Some analysts said on Wednesday that Apple had failed to slash prices enough to make an impact in key emerging markets or with budget-conscious buyers, and did little to show it has regained its edge in innovation. (Agencies)
Shares slid 5.4 percent to end at USD 467.71 in New York, a day after the technology giant presented the two new iPhones as part of an effort to regain momentum in the smartphone market.
While the new iPhone 5C is being offered to US customers at USD 99 with a subsidized carrier contract, the unsubsidized price will be USD 549 in the United States, and more than USD 700 in China.
Analysts at the research firm Trefis said that the iPhone launch "turned out to be a dampener of sorts, as the company priced what was expected to be a significantly cheaper iPhone at a hefty USD 550 and did not introduce any new products such as an iTV or an iWatch.
"So much for the low end, we remain disappointed with Apple's decision to remain a premium priced smartphone vendor," said Credit Suisse analyst Kulbinder Garcha in a research note.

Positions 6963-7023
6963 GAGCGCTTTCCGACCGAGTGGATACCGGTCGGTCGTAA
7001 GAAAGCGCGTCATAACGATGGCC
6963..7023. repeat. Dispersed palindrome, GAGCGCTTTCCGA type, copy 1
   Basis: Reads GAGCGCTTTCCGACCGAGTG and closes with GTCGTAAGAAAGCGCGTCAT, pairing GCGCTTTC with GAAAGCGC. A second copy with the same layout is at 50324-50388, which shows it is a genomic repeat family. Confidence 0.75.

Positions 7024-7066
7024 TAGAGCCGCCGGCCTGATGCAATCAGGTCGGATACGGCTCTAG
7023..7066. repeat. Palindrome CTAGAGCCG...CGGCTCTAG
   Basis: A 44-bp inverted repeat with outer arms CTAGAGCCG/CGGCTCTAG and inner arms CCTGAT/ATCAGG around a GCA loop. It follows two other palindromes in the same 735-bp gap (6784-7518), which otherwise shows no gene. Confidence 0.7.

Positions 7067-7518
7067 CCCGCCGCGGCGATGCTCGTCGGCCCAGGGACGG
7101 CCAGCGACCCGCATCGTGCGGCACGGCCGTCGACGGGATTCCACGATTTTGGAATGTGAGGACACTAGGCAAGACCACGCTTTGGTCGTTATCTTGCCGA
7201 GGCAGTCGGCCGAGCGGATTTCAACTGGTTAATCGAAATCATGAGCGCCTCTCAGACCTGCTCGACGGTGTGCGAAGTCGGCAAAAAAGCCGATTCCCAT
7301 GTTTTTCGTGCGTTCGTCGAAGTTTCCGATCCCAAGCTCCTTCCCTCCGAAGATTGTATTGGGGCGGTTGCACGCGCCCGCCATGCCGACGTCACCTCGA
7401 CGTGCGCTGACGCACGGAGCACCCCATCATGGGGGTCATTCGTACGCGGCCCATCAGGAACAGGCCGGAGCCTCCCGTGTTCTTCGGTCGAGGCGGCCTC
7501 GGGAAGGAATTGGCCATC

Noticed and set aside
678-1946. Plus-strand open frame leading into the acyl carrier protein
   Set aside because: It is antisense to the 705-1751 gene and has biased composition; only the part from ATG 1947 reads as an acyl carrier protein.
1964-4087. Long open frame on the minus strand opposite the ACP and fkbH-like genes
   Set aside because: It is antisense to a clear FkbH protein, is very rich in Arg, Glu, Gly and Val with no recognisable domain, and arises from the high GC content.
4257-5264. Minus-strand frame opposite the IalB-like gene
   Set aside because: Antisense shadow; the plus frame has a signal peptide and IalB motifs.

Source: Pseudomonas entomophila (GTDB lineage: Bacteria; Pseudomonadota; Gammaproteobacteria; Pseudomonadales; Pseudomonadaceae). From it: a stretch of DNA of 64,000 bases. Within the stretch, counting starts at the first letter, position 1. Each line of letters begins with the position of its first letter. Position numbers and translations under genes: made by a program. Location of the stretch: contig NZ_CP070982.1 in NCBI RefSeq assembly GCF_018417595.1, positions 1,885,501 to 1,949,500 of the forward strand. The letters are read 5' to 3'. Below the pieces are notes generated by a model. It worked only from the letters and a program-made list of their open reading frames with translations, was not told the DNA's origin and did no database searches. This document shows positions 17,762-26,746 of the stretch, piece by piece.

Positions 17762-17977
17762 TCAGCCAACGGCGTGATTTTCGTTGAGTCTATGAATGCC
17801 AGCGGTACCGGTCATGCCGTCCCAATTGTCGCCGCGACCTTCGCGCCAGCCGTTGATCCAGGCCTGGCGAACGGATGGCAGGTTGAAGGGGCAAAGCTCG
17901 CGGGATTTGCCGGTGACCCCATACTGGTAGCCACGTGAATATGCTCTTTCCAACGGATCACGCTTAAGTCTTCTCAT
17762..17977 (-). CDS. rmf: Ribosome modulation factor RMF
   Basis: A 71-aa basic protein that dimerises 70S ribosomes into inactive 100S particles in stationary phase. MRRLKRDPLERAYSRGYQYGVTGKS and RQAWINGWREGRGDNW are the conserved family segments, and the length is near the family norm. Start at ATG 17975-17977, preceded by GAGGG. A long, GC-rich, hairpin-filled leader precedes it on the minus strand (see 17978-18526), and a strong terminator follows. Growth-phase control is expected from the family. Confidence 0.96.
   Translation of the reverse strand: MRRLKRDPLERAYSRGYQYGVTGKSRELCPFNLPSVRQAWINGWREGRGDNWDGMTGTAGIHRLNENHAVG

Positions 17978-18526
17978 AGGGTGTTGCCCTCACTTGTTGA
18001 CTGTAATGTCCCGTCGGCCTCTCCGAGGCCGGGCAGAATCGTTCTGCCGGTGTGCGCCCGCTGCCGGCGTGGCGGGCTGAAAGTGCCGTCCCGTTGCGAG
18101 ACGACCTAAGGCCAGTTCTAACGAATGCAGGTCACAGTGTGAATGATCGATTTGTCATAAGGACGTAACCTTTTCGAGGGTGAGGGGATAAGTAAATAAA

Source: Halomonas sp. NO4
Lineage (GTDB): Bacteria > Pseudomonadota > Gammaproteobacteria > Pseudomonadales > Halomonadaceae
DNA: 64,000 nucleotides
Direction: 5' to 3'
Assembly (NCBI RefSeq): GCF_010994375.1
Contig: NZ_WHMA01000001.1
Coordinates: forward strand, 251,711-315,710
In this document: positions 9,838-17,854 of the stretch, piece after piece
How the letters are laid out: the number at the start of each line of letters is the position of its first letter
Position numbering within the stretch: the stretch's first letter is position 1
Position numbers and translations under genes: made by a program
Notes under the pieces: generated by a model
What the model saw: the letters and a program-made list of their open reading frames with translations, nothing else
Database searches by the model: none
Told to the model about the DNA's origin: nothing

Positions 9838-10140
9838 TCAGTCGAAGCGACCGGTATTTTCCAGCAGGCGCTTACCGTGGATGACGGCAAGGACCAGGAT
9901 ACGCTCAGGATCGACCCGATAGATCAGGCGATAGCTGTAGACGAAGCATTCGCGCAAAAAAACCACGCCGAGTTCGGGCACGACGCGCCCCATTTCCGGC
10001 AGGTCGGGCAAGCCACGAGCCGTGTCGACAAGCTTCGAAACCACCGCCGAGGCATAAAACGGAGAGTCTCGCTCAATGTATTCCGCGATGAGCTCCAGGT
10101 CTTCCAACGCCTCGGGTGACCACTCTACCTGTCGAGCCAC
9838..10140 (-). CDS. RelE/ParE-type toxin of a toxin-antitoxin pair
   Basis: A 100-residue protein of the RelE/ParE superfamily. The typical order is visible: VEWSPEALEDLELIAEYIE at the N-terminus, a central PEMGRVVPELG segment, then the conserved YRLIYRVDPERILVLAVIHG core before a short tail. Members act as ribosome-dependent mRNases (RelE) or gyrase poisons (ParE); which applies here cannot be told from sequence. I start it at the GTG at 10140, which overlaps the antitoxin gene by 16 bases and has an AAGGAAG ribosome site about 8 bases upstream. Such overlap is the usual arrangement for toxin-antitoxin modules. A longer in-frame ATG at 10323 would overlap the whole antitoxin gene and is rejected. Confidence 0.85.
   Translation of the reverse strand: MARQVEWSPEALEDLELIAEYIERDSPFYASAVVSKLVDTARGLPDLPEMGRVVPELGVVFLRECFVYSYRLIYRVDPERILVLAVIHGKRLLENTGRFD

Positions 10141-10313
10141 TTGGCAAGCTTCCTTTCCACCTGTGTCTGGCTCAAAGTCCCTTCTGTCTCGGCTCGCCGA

Garcha said that the new top-line iPhone 5S was lacking real innovation and that the lower-cost version may hurt sales of the premium product.
"The iPhone 5S has a new apps processor, improved camera functionality and new motion sensor functionality. However, these are not game changers and are more evolutionary rather than revolutionary changes," the analyst said.
Jefferies analyst Peter Misek said that the new devices were lovely phones but that the launch still leaves Apple with a product gap in the low-end.
Walter Piecyk at BTIG Research said Apple is not doing enough to target the customers buying phones without a carrier subsidy, which is the norm in many places around the world.
"The pricing on the iPhone 5C is simply not low enough to adequately address the significant global growth opportunity that we believe exists with unsubsidized prepaid customers that have not yet bought a smartphone," Piecyk said in a note to clients.
Some analysts said on Wednesday that Apple had failed to slash prices enough to make an impact in key emerging markets or with budget-conscious buyers, and did little to show it has regained its edge in innovation.